Government Initiatives

The Government has amended the FDI policy regarding Construction Development Sector. The amended policy includes easing of area restriction norms, reduction of minimum capitalisation and easy exit from project. Further, in order to give boost to low cost affordable housing, it has been provided that conditions of area restriction and minimum capitalisation will not apply to cases committing 30 per cent of the project cost towards affordable housing.

Relaxation of FDI norms are expected to result in enhanced inflows into the Construction Development sector consequent to easing of sectoral conditions and clarification of terms used in the Policy. It is likely to attract investments in new areas and encourage development of plots for serviced housing given the shortage of land in and around urban agglomerations as well as the high cost of land. The measure is also expected to result in creation of much needed low cost affordable housing in the country and development of smart cities.

The government has also raised FDI cap in insurance to 49 per cent from 26 per cent through a notification issued by the DIPP. The limit is composite in nature as it includes foreign investment in forms of foreign portfolio investment, foreign institutional investment, qualified foreign investment, foreign venture capital investment and non-resident investment.

Also, India’s cabinet has cleared a proposal which allows 100 per cent FDI in railway infrastructure, excluding operations. Though the initiative does not allow foreign firms to operate trains, it allows them to do other things such as create the network and supply trains for bullet trains etc.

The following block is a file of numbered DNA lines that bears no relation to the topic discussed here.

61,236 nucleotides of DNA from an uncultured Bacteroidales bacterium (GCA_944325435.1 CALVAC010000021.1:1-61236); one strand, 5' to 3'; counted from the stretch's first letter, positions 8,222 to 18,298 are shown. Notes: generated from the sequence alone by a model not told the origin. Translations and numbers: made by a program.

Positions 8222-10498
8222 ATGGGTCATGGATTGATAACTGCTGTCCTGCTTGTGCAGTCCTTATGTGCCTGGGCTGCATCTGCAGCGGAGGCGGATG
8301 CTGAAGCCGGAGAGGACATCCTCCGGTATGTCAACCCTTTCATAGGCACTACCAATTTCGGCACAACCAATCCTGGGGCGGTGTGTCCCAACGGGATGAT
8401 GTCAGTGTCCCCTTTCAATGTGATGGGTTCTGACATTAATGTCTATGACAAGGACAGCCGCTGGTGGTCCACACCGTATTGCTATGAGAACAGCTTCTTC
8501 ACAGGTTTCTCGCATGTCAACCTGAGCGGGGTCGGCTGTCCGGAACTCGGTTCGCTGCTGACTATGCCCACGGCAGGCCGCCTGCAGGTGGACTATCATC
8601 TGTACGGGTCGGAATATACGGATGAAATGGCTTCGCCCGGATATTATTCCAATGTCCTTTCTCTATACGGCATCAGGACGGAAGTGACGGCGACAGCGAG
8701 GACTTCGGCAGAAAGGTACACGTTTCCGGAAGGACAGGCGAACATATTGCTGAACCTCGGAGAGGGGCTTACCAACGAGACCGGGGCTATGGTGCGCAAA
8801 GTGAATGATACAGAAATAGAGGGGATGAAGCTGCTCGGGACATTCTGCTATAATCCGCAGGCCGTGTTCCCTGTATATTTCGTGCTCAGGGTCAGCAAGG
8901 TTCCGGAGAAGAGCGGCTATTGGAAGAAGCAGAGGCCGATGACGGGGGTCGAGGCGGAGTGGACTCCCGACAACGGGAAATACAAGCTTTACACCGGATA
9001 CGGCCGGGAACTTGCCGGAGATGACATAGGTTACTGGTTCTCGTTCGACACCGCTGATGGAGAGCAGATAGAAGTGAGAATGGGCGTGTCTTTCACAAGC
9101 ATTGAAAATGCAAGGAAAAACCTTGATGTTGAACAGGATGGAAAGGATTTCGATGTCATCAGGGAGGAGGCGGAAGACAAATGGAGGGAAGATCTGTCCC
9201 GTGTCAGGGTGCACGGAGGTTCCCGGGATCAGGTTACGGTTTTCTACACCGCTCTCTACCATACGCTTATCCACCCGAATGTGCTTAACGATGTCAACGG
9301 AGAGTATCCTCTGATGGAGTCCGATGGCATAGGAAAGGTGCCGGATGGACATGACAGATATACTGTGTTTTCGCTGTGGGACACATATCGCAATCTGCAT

Road Ahead

Foreign investment inflows are expected to increase by more than two times and cross the US$ 60 billion mark in FY15 as foreign investors start gaining confidence in India’s new government, as per an industry study. "Riding on huge expectations from the incoming Modi government, global investors are gung ho on the Indian economy which is expected to witness over 100 per cent increase in foreign investment inflows – both FDI and FIIs – to above US$ 60 billion in the current financial year, as against US$ 29 billion during 2013-14," according to the study.

India will require around US $1 trillion in the 12th Five-Year Plan (2012–17), to fund infrastructure growth covering sectors such as highways, ports and airways. This requires support in terms of FDI. The year 2013 saw foreign investment pour into sectors such as automobiles, computer software and hardware, construction development, power, services, and telecommunications, among others.

Exchange Rate Used: INR 1 = US$ 0.0157 as on April 28, 2015

References: Media Reports, Press Releases, Press Information Bureau